To help you jump-start your personal journey, I wrote “Family History Starts with Me” as a guide with specific questions tailored to find clues and patterns in your family history from documents, people, and information that you can easily obtain.

Download FREE the first section of this detailed guide that contains a chapter called “Birth and Childhood”, 17 Personal Questions about you and your family, and 1 exercise called “Memory Lane” to start building your family tree.

Family History Start with Me
Fill out the following form to download the FREE guide FAMILY HISTORY STARTS WITH ME
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You can purchase the complete “Family History Starts with Me” ebook on Amazon.

It contains 90+ questions and 5 Exercises that will help you travel through memory lane in search of your Family History.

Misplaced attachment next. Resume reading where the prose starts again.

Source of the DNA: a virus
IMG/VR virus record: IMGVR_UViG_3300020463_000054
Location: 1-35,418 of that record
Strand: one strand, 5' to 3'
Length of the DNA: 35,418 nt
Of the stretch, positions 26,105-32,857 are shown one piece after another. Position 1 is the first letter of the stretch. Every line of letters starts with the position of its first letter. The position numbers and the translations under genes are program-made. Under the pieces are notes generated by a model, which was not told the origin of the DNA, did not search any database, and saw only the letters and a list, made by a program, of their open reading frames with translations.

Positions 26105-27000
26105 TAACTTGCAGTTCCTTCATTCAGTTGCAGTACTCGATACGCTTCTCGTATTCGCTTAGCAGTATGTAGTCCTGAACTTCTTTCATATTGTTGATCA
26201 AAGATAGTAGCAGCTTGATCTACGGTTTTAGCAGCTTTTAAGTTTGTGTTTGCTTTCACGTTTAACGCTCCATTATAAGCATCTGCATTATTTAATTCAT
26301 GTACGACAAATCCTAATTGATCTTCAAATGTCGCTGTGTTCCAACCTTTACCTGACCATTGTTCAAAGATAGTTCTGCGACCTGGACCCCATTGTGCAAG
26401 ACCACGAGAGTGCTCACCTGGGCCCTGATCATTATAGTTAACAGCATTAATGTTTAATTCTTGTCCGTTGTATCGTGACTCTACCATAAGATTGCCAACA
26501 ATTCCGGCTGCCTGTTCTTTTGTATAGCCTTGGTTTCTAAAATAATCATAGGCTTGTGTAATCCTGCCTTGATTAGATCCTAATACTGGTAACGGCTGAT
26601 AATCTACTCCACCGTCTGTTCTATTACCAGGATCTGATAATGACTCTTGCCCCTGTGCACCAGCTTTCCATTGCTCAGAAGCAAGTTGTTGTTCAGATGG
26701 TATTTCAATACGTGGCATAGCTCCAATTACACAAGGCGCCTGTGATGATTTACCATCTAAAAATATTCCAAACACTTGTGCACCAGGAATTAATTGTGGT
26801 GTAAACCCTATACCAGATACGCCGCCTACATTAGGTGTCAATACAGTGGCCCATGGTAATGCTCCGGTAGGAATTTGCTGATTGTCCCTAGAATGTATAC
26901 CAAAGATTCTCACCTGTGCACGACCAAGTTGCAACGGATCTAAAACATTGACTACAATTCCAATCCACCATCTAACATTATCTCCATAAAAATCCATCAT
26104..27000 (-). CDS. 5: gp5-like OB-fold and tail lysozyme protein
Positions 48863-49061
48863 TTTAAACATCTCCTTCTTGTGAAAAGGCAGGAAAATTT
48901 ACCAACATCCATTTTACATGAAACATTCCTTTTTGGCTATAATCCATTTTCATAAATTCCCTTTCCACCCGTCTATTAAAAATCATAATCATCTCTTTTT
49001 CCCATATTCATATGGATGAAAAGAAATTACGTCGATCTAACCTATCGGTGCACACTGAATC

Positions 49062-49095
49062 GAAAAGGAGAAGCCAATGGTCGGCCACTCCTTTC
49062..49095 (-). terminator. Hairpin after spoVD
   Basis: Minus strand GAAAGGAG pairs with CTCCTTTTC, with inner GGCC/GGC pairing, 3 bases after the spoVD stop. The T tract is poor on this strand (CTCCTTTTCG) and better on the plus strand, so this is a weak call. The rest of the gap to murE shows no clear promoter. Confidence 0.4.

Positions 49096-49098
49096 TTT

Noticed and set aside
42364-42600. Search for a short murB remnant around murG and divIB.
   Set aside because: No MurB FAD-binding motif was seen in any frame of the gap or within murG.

Hope you enjoy it! Who knows, maybe this guide could be the starting point of your greatest adventure into knowing your ancestors. 

Online Resources

Some Popular genealogy websites and databases great for all beginners and experienced researchers are the following:

  1. Family Search: It is a FREE platform operated by the Church of Jesus Christ of Latter-Day Saints. It has a massive collection of birth, marriage, and death records from around the world.
  2. Ancestry: It is one of the most well-known platforms. You can open an account and build your genealogical tree for FREE, but you will need a paid subscription to research its historical records. It offers DNA testing services to trace your ancestors’ roots.